values and we had access to background factors for confounder
control. We decided to include relatively few potential confounders
to prevent over adjustment and avoid including variables
that were part of the SiC instrument. Finally, all questions
were pilot-tested, and the questions were found to be
easily understood among the target population.
However, this study does comprise some limitations.
Firstly, this cross-sectional study cannot determine whether
spinal pain is caused by stress and poor general well-being
or vice versa. The cause-effect relationship between spinal
pain and stress and general well-being, respectively, is likely
to be mutually dependent. Likewise, it is not possible to conclude
anything about the underlying mechanisms and there
might be different mechanisms between the two psychosocial
measures and the various measures for spinal pain, including
spinal regions, and limitations in sport participation, absence
from school, and treatment-seeking behavior due to spinal
Secondly, the participants of the 11-year follow-up are a
selected sample. Only 30% of eligible pregnant women were
enrolled in the DNBC cohort  and only 55% of the invited
young adolescents responded to the 11-year follow-up.
Pregnant woman who participated in the DNBC were generally
healthier and had higher socioeconomic status than woman
who did not participate  and this selection has continued
in the follow-ups.  The differential drop out pattern
could induce non-participation bias, as children of parents
with lower socioeconomic status and shorter length of education
have higher incidence of spinal pain. [12, 22] Thus, it is
anticipated that this study may underestimate the occurrence
of spinal pain among Danish young adolescents. Furthermore,
it is conceivable that adolescents with spinal pain, high levels
of stress, and poor general well-being to a greater extent did
not participate in the 11-year follow-up due to lack of energy
or interest. If this hypothetical scenario is correct, the effect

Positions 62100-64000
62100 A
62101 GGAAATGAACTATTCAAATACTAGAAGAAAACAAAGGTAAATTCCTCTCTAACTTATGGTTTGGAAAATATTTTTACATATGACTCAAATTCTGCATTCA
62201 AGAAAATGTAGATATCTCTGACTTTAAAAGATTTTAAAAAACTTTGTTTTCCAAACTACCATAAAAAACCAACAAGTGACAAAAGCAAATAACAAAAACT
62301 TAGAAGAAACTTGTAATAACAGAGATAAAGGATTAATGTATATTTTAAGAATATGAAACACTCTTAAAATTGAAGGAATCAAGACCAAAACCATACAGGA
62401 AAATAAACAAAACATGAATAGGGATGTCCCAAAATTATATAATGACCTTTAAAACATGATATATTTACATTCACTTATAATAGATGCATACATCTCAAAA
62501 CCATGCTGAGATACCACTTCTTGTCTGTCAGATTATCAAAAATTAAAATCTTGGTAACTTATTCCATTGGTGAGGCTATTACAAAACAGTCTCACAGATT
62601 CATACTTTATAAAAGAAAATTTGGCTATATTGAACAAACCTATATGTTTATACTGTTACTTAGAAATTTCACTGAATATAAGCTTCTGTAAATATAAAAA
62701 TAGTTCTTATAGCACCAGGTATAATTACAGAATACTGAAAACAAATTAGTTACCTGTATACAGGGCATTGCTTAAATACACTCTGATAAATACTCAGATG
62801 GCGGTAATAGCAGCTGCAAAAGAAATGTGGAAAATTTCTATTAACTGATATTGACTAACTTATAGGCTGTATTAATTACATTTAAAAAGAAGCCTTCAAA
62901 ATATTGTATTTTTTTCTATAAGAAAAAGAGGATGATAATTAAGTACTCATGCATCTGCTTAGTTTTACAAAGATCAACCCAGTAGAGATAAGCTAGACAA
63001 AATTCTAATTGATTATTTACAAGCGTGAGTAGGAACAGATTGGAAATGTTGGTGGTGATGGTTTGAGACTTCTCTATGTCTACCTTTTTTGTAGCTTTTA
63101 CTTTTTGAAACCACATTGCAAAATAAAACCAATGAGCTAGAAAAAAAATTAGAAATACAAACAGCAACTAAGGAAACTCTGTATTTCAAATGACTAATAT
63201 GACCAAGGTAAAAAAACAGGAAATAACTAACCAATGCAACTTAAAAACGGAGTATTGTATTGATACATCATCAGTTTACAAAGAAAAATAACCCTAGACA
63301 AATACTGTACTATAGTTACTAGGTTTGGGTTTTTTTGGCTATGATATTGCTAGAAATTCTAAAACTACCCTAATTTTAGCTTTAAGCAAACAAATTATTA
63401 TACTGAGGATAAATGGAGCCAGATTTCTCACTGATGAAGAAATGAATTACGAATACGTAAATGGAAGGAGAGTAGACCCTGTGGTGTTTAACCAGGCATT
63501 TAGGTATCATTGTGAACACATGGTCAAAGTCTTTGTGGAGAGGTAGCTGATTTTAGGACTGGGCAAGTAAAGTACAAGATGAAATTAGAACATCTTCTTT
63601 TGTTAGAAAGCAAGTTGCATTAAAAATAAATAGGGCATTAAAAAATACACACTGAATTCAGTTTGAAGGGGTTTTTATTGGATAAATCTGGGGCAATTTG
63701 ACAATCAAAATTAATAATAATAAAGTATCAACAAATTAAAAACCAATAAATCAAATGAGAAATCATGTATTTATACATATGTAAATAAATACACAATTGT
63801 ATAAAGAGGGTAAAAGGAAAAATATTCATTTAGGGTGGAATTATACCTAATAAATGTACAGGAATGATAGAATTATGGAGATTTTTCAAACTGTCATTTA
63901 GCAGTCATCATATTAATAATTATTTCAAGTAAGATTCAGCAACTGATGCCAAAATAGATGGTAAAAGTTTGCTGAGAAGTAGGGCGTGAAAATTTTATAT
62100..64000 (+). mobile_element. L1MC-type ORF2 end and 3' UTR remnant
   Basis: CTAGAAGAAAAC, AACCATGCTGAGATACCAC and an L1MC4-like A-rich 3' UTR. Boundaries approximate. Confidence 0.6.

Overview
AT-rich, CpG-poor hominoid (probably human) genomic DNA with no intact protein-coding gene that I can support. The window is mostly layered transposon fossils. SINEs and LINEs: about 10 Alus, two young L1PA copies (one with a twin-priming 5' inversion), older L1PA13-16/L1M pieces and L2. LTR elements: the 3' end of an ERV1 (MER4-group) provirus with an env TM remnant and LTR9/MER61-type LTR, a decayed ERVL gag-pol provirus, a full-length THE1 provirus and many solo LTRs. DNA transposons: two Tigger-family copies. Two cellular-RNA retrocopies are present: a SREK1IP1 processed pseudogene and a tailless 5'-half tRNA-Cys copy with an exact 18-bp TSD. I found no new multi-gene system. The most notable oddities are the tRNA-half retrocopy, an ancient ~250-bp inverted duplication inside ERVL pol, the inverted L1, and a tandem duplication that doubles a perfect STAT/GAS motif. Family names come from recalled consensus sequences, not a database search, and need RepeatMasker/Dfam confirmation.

estimates will potentially be underestimated.
Thirdly, there might be a potential effect of parents’ possible
presence when the child answered the questionnaire at
home, since one in three of the adolescents sat with one of
their parents while completing the questionnaire. However, if
the potential influence by parents should have biased our findings,
the adolescents’ responses to both the YSQ as well as the
SiC and well-being questions should depend upon systematic
differences in completion of the questionnaire, which we find
This study indicates that spinal pain may involve, or at least
co-occur with, psychosocial well-being among young
adolescents. It is plausible that in some cases children’s complaints
about spinal pain may be an expression of frustration
with psychosocial failure to thrive which the child cannot
otherwise express. Psychosomatic symptoms are frequent
among children and adolescents  and can be manifested
in different ways, e.g., headache, abdominal pain, and musculoskeletal
pain, including spinal pain. On the other hand, the
pain itself might also lead to some degree of social or emotional
distress, resulting in poor scores on the stress and wellbeing
Spinal pain in childhood and adolescence is strongly associated
with spinal pain and generalized pain in adulthood. [2, 7,
11]. Therefore, it is of great importance to seek to treat and
prevent spinal pain in children both to prevent discomfort for
the child but also to reduce the individual and social costs of